Steven Venuti, the president of HDMI LLC who was queried during the recent The 4th HDMI LLC conference, agreed that “…there are limited manufacturers that are capable of building Micro HDMI…” And a buyer from Dubai even turned to the conference organizer for help to find Micro HDMI cable suppliers.

Super Mini

Micro HDMI is also known as Micro D. With its strikingly Super Mini size, Micro HDMI measures only about half the size of Mini C Type and is 0.5mm thinner than the widely-used Micro USB. As illustrated in the accompanying graph, a cent coin is put along with Micro HDMI to give a more intuitive comparison of the sizes. It is clear that the thickness of Micro D is less than 1/2 the coin. So powerful yet ultra small in size, it explains why Micro HDMI is difficult to assemble.

Successful story of D&S

High density pitch (0.7mm) for Micro HDMI means the manual assembly is almost impossible; however, D&S has managed to succeed. It has broken technical bottleneck by introducing high-frequency seamless welding technology, which accelerates the development of Micro HDMI.

D&S has devoted itself to the innovation of HDMI assembly technology. Located in Shenzhen China, it currently has a professional research and manufacturing team of over 3,000 people. Taking advantage of its solid know-how and superior quality, it has maintained a 50% increase in annual revenue.


chord cables go in a direction?

The Chord Company has added Ethernet and an optimised audio return connection to its SuperShield HDMI cable. The new version has been given the unwieldy moniker of the Chord SuperShield High Speed HDMI cable with Ethernet. The company has also improved the cable’s performance with a new gold-plated plug that is a die-cast moulding, engineered for a more secure connection. In addition, all signal conductors are now 26 AWG silver-plated copper for improved conductivity. The new SuperShield supports all HDMI audio formats as well as 1080p 3D video. Why we dont understand is why Chord puts a direction on the cable. What do they think of their customers?Dual layer high-frequency effective internal signal shielding remains, as does the low-loss gas-foamed polyethylene insulation that Chord claims are “a crucial and integral part of the original performance”.When i personally want HDMI cable i go to places that dont have direction.  The Chord SuperShield High Speed HDMI cable with Ethernet is on sale now in 1, 2 and 3-metre lengths, costing £50, £60, and £70 respectively.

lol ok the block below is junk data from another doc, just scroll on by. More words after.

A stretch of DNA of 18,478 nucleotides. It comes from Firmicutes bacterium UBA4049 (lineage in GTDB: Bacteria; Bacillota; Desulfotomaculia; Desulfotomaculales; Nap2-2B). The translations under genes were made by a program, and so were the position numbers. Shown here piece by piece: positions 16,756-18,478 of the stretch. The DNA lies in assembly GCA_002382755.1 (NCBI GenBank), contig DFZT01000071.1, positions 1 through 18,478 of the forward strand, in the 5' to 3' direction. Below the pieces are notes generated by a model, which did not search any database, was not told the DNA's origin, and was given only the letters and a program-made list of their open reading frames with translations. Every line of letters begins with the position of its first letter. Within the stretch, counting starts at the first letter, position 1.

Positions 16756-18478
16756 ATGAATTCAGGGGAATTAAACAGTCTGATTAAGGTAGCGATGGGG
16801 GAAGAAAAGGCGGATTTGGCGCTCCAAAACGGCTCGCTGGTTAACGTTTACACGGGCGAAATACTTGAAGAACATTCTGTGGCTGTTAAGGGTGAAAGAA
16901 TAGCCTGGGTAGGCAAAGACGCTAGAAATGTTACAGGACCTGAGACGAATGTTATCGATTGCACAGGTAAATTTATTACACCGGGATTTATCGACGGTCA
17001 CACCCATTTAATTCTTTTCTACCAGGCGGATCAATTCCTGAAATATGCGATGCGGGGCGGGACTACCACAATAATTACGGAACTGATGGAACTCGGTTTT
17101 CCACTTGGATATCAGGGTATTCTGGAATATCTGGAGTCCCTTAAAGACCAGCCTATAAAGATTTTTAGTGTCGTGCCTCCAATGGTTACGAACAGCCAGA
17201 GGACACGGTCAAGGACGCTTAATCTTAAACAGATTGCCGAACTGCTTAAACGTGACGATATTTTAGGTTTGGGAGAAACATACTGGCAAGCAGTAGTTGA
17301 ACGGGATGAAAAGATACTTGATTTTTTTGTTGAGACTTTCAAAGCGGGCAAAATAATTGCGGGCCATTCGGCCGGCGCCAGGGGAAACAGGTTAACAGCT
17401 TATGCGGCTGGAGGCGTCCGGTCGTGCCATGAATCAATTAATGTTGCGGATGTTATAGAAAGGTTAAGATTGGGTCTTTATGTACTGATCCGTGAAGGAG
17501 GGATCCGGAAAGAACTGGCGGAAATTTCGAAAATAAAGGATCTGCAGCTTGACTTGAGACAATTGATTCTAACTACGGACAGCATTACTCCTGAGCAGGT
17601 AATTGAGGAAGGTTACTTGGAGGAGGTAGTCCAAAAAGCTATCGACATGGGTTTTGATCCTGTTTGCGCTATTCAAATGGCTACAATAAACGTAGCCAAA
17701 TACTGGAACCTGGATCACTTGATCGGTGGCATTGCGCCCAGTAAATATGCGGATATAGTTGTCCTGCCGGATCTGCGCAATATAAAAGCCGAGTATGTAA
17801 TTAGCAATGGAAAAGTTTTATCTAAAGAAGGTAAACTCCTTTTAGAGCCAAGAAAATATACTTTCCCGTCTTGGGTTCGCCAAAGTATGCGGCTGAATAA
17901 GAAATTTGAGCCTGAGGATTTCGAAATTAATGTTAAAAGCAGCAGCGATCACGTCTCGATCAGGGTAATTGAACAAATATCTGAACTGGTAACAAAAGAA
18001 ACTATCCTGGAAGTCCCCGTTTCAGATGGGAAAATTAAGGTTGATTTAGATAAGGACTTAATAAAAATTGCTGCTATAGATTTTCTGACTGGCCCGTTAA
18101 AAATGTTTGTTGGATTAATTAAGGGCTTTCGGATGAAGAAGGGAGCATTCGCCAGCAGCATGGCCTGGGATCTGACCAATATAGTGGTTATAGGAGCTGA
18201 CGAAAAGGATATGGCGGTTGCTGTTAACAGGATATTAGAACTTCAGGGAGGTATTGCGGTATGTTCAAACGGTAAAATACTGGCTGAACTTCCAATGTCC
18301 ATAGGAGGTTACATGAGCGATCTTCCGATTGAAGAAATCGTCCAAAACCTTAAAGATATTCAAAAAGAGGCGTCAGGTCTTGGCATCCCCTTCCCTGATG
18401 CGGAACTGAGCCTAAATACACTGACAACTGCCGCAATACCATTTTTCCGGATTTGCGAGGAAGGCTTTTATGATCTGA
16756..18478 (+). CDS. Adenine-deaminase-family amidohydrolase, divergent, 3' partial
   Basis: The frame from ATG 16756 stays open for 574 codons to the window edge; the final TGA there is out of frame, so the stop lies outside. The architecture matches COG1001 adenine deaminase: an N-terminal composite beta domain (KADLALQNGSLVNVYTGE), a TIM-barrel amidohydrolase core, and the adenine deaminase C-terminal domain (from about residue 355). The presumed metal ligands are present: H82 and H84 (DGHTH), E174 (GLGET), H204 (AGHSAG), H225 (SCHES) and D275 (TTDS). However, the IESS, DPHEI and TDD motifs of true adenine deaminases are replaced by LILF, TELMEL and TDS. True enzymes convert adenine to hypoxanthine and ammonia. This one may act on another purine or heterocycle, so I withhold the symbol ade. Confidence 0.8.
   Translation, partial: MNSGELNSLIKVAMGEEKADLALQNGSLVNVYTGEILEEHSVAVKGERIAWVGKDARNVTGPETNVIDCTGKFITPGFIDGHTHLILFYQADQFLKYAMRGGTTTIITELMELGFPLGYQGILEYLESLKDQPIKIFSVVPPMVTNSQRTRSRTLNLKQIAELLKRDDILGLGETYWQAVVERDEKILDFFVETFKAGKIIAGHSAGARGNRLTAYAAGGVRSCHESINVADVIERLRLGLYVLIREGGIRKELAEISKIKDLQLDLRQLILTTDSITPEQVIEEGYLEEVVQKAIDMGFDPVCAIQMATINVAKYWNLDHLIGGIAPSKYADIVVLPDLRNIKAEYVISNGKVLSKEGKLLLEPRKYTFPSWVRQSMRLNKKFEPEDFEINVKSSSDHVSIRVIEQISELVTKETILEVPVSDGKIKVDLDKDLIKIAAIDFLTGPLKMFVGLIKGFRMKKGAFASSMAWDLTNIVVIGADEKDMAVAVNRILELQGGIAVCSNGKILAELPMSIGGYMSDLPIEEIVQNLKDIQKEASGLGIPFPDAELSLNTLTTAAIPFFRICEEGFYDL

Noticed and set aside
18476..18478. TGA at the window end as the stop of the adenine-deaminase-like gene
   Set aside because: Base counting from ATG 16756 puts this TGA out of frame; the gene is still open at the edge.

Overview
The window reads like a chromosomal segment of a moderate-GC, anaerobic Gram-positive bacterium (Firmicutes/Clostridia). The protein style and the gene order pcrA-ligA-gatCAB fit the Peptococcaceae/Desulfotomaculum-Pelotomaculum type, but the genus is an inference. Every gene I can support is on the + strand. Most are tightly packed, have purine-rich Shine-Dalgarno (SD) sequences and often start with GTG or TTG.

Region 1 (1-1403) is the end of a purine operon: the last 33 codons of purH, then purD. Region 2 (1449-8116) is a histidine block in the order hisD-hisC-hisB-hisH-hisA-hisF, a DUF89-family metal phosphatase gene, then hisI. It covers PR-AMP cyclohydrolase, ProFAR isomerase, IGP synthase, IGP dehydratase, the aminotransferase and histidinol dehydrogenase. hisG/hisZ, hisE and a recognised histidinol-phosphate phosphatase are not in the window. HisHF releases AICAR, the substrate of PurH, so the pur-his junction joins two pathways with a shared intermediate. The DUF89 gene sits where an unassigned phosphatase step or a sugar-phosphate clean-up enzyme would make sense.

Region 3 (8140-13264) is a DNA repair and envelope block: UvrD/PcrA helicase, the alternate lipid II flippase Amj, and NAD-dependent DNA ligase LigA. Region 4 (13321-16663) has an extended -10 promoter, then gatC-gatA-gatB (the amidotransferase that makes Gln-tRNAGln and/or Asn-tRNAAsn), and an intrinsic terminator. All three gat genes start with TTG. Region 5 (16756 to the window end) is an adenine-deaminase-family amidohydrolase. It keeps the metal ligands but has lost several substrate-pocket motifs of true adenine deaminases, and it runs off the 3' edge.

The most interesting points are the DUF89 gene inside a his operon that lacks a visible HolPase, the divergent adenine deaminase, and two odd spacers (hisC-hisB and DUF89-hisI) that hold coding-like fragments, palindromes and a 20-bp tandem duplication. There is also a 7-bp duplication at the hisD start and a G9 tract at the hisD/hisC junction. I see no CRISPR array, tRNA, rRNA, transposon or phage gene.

hdmi cable are the same, ok so we all are the same claims HDGuru

Being recently gone to Dixonxs in Oxford you can see HDMI cables online or in stores labeled “120 Hz,” “240Hz” and “480 Hz”? It’s easy enough to slap such labels on HDMI cables but it’s a sham. HDMI cables can no more be manufactured for specific refresh-rate HDTVs than a garden hose can be manufactured specifically to water seeded lawns and sod lawns. The same water flows through either one. The same HDTV signal flows through all HDMI cables, whether labeled “120Hz” or “480Hz” — or not labeled at all. In fact, a TV’s refresh rate has nothing whatsoever to do with the signal flowing to that set. The refresh rate is determined by the set’s circuitry once the signal gets there, so how can different HDMI cables be manufactured for different refresh-rate sets? The manager at the store claimed the HDMI Cables paid for the store to be opened, they made no money on the televisions they required accessories. Clearly the intent of the refresh-rate labeling is simply to confuse you into spending more money on HDMI cable than you need to. TV retailers, including Best Buy, use this new misleading labeling to push naïve customers into buying unnecessary, overpriced cables that can cost far more than necessary.

Adding such labels — the latest being “3-D” — helps sales clerks persuade customers to overspend. The extra dollars spent will have no effect on image quality but they will lighten your wallet. To view Blu-ray, Full HD 3-D content and any other source at the highest (1080p) resolution, you need HDMI cables. It is a single-wire solution that conducts a standard definition or high definition 2-D or 3-D video image and accompanying audio tracks from a source device to an HDTV. Only two types of HDMI cables are included in the HDMI licensing spec: “Standard” (aka category 1) or “High Speed” (aka category 2). The latter is required to assure the cable passes 1080p signals (including 3-D), which is the highest bandwidth video signal available now and for the foreseeable future. HDMI cable makers mislead consumers by mislabeling their step-up quality HDMI cables with the various refresh rates used by set makers to improve picture quality. Despite the fact that some labels indicate signals of 480Hz, the signal fed by an HDMI cable to a set never exceeds 60Hz. HDMI Licensing LLC licenses the design, specifications and requires labeling of cables as either “Standard” or “High Speed.” HDMI does not have any rules concerning additional labels, according to its spokesman. While the HDMI standard has been updated to include new optional functionality such as passing Ethernet network signal, there remains only two speed categories. Any “High Speed” HDMI cable should handle any display and any video signal you can throw at it. HDGuru visited a number of local TV dealers. Best Buy had the widest selection, offering “High Speed” HDMI cables from Monster, AudioQuest, Rocketfish (BB house brand) and Dynex (BB house brand). They all display labels that tout their own capabilities. The least expensive is a Dynex 4-foot “High Speed” cable and costs $29.99. The box says 1080p 60Hz. The first step-up is the 4-foot Rocketfish at $49.99, and the package reads 120Hz.